So I've spent pretty much a year, if not more, hard at work with Kubilay Sapayer trying to come up with a logo. Something that's super simple, yet easily recognizable. We went from circles, to b's, to d's, to abstract shapes, and finally to starting with basics, an A.
Went from something like this:
I'm one to like symmetry, and nice angles, so I asked to incorporate some 45 degree cuts, as well as make it equilateral. The result?
This (stripping out everything to make it simplistic):
3-4 months later, Yahoo decides to release it's new Axis web browser, extension, plugin... whatever you want to call it. Tada! My logo plastered across their new splash page. Not cool Yahoo
For what it's worth... mine still looks better anyways ;-)
So as you may already be aware of, RIM just released their take on how tablets should be, also known as PlayBook. The PlayBook currently runs QNX as it's operating system, with which its apps are currently built in conjunction with the Adobe AIR 2.5 SDK. Just recently at the BlackBerry World Conference, the native SDK was unveiled (it was previously seen with their Quake 3 port).
Personally, I see the Native SDK as the most interesting, as it allows one to use the device to its full potential alongside its realtime operating system (RTOS), so I started to do some digging. I poked around with the simulator for a bit, when @stroughtonsmith suggested I download QNX's desktop environment, otherwise named the Neutrino SDP (software development platform). What's interesting here, is the fact that it's equipped with an arm cross-compiler. What this means, is that one can already create native applications for the PlayBook, which end up being very similar to those produced with the native SDK, as well as being sandboxed.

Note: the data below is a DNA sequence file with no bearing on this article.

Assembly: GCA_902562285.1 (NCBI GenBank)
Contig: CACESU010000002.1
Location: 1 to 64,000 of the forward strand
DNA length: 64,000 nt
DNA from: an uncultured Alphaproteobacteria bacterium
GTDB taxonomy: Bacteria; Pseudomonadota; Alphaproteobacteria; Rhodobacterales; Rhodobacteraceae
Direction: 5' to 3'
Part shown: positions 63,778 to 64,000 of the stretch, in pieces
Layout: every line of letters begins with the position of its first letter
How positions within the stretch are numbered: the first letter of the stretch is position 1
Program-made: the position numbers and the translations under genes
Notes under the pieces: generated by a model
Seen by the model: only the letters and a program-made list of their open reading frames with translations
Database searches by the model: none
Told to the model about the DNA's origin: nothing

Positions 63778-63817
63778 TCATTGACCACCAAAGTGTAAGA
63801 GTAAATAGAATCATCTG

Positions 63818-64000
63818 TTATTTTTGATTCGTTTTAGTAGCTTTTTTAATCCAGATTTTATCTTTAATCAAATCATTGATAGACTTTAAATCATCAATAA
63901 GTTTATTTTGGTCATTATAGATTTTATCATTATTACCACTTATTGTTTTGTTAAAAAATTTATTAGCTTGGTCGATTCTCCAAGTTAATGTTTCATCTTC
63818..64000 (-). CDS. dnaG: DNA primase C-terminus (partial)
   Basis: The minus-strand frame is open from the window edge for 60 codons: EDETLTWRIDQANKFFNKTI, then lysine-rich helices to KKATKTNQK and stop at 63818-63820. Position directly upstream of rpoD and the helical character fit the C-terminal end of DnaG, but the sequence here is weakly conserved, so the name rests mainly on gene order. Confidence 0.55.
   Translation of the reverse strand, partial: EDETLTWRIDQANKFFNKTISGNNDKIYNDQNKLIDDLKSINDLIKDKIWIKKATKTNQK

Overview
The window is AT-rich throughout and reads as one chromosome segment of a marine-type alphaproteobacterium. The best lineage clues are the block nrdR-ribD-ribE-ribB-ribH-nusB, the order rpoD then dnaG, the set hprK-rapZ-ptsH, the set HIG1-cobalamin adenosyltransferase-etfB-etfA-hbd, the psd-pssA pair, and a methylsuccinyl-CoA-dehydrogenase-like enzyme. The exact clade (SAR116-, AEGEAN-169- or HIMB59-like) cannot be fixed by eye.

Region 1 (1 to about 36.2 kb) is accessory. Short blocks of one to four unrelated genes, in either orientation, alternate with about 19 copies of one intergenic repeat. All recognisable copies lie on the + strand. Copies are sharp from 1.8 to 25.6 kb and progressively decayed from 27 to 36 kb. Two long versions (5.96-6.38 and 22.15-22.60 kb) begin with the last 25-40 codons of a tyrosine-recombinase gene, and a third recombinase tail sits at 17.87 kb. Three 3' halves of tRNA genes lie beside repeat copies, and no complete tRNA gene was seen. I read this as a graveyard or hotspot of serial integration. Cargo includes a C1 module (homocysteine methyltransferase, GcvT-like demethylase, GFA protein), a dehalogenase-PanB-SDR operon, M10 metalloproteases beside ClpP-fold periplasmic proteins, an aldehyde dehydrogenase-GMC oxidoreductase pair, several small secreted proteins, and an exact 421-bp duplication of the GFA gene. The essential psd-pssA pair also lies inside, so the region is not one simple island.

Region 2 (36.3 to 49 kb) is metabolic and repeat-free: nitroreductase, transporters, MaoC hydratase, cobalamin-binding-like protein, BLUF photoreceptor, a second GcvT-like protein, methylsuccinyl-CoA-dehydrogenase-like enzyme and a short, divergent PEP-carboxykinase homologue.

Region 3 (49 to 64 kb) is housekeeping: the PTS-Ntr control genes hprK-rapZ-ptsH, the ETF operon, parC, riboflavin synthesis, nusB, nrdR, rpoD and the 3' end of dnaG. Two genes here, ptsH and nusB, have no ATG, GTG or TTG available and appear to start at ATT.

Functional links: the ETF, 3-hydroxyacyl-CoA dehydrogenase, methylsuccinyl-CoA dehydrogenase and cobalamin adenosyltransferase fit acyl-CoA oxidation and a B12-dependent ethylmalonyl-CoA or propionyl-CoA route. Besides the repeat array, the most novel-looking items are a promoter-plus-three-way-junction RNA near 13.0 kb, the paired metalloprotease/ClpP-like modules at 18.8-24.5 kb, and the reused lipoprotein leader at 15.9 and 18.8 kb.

So after installing QNX from the DVD (can be to a virtual machine, or an actual desktop), boot it up, and login as root (no password is needed). Afterwards, simply write up an application in C/C++, and, when ready to compile, invoke the cross-compiler like so (help info here):
qcc -Vgcc_ntoarmle -o nativeapp nativeapp.c
To actually get this compiled application on the device, however, does require a little extra legwork... With the AIR SDK, we're given the ability to SSH into the device as "devuser", with Developer Mode enabled. First off I copied the compiled binary to the downloads folder (plug in the PlayBook, and access its shared folders). Now, even though this is on the PlayBook, it's unusable, since it doesn't have the proper permissions. Since devuser is sandboxed and limited, it can't set permissions. However, you can get around this by first setting the binary as executable, and then zipping it up:
chmod +x nativeapp
zip nativeapp.zip nativeapp
Once you've copied that zip over to the downloads folder, copy it to somewhere on the device and unzip it (I used /tmp). From there you can run the binary!
I do recommend that you guys check this out, give it a go, and at the same time, get a little practice in before the Native SDK's release. Let me know how it goes! QNX is looking to be an awesome system to develop with!